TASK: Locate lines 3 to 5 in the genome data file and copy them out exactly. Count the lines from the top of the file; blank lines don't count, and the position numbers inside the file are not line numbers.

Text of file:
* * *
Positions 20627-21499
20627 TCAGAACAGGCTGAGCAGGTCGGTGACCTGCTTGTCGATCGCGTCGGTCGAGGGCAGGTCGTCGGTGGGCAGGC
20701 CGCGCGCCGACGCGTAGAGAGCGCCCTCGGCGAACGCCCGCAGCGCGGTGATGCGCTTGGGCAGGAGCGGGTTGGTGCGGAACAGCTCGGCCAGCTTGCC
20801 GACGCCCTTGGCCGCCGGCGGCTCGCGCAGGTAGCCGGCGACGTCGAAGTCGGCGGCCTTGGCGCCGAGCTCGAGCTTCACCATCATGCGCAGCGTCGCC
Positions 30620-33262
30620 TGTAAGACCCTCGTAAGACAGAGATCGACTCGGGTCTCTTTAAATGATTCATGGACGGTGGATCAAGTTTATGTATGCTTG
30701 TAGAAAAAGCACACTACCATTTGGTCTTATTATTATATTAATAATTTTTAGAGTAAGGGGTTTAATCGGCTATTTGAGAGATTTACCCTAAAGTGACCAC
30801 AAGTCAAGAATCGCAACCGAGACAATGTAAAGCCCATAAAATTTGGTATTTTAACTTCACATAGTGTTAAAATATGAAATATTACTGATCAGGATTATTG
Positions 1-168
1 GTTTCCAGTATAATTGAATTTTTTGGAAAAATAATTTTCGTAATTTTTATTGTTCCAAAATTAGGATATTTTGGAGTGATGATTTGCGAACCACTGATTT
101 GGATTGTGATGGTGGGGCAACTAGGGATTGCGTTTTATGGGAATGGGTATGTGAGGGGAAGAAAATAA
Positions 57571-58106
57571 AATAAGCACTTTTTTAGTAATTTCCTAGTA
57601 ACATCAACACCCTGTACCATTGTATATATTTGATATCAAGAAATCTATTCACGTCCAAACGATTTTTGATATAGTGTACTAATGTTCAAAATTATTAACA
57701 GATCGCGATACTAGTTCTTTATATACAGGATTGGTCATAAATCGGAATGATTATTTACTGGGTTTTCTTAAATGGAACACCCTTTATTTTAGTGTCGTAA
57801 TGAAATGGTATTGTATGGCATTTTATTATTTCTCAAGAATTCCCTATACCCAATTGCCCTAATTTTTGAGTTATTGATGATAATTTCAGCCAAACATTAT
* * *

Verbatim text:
20701 CGCGCGCCGACGCGTAGAGAGCGCCCTCGGCGAACGCCCGCAGCGCGGTGATGCGCTTGGGCAGGAGCGGGTTGGTGCGGAACAGCTCGGCCAGCTTGCC
20801 GACGCCCTTGGCCGCCGGCGGCTCGCGCAGGTAGCCGGCGACGTCGAAGTCGGCGGCCTTGGCGCCGAGCTCGAGCTTCACCATCATGCGCAGCGTCGCC
Positions 30620-33262